Leaders in various fields talk about overcoming the difficulties they meet in their paths. Physical hardships, political obstacles, flagging motivation, different work styles — these can all be obstacles to achieving your goals. The OREA Centre for Leadership Development has posted a series of videos, each about five minutes in length, featuring various renowned leaders who have overcome obstacles to attain their goals.

Aside from creating 13 inspiring video interviews, the centre has also posted 26 audio interviews on its podcast. Conflict resolution, managing difficult conversations and handling media interviews are among the topics. Featured speakers include mountaineer Scott Kress, who talks about his journey to the summit of Mount Everest, and Marnie McBean, Canadian rower and three-time Olympic gold medallist.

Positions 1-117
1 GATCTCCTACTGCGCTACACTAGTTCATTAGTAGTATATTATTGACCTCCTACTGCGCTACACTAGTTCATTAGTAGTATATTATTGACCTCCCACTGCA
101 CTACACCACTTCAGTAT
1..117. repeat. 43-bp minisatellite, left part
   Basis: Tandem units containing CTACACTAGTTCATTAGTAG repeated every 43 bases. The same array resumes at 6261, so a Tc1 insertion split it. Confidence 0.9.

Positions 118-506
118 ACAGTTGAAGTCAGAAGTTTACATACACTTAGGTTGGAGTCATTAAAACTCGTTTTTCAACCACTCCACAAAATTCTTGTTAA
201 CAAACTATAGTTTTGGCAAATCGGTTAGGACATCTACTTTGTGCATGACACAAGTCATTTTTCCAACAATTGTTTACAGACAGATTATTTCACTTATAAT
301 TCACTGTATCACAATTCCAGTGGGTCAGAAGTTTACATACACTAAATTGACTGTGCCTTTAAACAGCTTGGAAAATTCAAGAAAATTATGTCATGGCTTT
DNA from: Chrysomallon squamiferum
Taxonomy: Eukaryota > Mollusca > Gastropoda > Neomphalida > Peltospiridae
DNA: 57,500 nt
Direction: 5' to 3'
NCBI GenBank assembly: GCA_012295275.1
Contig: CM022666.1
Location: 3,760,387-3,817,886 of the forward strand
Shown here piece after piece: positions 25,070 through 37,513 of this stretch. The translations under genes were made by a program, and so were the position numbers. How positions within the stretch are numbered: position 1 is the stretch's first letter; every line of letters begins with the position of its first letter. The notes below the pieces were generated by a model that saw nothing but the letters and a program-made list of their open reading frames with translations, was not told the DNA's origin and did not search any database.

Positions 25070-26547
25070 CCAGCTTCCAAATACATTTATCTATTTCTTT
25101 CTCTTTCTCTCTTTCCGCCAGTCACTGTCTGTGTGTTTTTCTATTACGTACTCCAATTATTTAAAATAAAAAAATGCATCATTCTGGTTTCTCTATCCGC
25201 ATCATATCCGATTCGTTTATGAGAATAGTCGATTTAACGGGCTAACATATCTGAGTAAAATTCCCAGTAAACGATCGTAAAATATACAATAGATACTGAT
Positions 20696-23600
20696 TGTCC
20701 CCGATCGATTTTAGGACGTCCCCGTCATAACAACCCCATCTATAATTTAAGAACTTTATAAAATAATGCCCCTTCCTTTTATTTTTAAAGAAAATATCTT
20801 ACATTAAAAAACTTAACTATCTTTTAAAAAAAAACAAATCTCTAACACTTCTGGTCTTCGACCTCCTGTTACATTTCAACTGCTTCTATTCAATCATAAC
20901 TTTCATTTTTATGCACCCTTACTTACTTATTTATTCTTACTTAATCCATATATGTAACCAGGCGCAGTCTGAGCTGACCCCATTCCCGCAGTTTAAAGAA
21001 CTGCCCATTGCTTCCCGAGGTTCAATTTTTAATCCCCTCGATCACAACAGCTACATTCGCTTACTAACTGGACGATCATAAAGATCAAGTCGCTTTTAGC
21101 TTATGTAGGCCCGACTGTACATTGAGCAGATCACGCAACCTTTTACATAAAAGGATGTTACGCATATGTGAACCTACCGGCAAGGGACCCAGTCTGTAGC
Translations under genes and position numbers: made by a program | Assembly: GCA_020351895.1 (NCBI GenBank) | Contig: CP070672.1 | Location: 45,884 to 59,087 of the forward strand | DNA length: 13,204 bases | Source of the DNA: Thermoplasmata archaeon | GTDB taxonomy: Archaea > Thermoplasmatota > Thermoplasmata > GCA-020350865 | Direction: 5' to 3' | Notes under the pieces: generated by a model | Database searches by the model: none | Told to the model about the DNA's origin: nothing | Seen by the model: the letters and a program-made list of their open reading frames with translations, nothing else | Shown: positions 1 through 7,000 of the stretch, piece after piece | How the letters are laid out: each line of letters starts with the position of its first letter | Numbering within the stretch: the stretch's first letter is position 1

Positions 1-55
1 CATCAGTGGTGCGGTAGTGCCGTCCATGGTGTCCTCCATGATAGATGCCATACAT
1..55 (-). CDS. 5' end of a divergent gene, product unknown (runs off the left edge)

You too can overcome challenges that stand between you and your goals. Watch, listen and learn about topics such as achieving high performance, procrastination, and handling a media interview in the series of interviews. Visit theLeadership section and scroll down to “Leadership Podcasts.”

This article – 

Videos focus on overcoming challenges, meeting goals

Do we really make a difference?

I was in a beautiful, small Ontario town attending a well organized, volunteer-based community event.

One of our members, who had received some of our volunteer leadership development training, was on the Board of Directors of the local Chamber of Commerce.

That member was no longer a volunteer on the local real estate board but they were contributing to their community and I felt a strong sense of pride about the volunteer training that we had done.

You can call it the multiplier effect or “pay it forward”. OREA’s volunteer training was helping volunteers make an additional contribution to their local community.